- User Since
- Oct 3 2013, 11:31 AM (328 w, 1 d)
Sat, Jan 11
Thu, Jan 9
The patch & semantics look good to me, but I'm not a backend expert. I'll leave the final LGTM to someone else.
It would be awesome if we could get this in for 10.0 so that we have complete support for freeze.
Fri, Jan 3
@lebedev.ri I agree with you that the semantics of these alignment builtins should only return a pointer that is of the same object as the one given as input.
Otherwise, these builtins would be even worst that ptr2int/int2ptr, since their result could alias with any other pointer in the program, not just the escaped pointers.
Thu, Jan 2
Dec 10 2019
LGTM. The table you provided was very interesting to see, thanks!
Dec 4 2019
Dec 1 2019
Nov 29 2019
I think it's clear that dead arg elimination is incorrect in replacing a valid pointer with null in an attributed with non-null tag. Changing the semantics on non-respecting the tags from UB to poison doesn't help either.
The problem with dropping attributes is that a given function call site, the attributes to be considered are the union of the attributes in the function call and in the callee declaration. We can't rely drop attributes from the callee since some linking later may add them back.
Reference to the discussion: http://lists.llvm.org/pipermail/llvm-dev/2019-November/137243.html
Nov 24 2019
The first bit looks ok to me, thanks!
Interesting question :)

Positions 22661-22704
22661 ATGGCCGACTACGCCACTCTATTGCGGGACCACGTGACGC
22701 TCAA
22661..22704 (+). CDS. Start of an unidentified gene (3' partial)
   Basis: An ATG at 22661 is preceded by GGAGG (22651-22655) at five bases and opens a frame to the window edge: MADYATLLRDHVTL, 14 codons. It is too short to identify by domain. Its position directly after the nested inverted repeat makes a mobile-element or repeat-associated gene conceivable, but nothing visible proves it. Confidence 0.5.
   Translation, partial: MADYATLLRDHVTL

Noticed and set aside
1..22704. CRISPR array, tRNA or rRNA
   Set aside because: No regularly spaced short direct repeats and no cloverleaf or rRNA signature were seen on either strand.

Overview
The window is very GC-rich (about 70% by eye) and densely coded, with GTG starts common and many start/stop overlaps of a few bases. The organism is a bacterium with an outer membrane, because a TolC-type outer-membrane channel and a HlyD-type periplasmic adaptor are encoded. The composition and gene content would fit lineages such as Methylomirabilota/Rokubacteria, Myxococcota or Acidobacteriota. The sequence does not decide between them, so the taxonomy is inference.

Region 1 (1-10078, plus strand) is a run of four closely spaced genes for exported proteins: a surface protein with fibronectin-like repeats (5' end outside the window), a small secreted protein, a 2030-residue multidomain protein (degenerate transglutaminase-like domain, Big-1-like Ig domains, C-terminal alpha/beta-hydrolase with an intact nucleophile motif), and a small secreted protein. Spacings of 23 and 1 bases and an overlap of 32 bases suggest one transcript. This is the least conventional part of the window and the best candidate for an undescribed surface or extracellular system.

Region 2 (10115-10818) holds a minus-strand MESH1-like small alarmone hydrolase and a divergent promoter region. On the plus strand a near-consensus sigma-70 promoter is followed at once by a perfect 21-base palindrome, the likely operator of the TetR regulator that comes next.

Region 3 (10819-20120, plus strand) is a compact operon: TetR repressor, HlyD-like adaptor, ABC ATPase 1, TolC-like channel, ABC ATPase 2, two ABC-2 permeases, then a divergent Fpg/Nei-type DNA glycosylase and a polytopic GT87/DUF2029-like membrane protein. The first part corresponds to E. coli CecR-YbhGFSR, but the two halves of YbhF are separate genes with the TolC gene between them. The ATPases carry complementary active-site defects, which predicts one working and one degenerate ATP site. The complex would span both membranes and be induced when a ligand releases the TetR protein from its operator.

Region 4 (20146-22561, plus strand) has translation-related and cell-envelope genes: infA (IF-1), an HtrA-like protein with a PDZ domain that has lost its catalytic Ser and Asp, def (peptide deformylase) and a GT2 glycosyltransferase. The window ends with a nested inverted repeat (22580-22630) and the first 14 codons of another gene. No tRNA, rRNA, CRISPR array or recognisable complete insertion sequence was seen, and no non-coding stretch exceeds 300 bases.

Nov 18 2019
Let me give my 2c: eliminating this transformation is a good thing, since it's incorrect (end-to-end miscompilation testcase in the cited bug report).
It can be re-instated if/when we switch from initializing vectors with undef with poison, but I don't know when that will happen. We'll try to push for the poison patches soonish, but it will take time.
Anyway, thanks Sanjay for handling this :)
Nov 11 2019
Nov 6 2019
Nov 5 2019
Nov 2 2019
Oct 30 2019
Oct 28 2019
Oct 25 2019
Oct 20 2019
Oct 16 2019
(there's only a typo in the comment "singned")
Oct 15 2019
The patch looks good to me. Actually I had reported this bug a while back as well: https://bugs.llvm.org/show_bug.cgi?id=42699
I agree we can't have objects larger than half of the address space.
Oct 7 2019
Clarify semantics for pointers.
Oct 5 2019
Sep 17 2019
Sep 16 2019
Made it explicit re one vs multiple calls to freeze.
Updated with an example with vectors and add more references to freeze section.
Reflect comments & clarify immediate UB when branching on poison.
Aug 31 2019
Jul 10 2019
Jul 9 2019
Jul 6 2019
Jul 5 2019
Just a shameless plug :)
We've been half secretly working on Alive2 (https://github.com/AliveToolkit/alive2), which includes a plugin for opt that can check if an optimization is correct or not. Alive2 also has a standalone tool that accepts 2 IR files instead.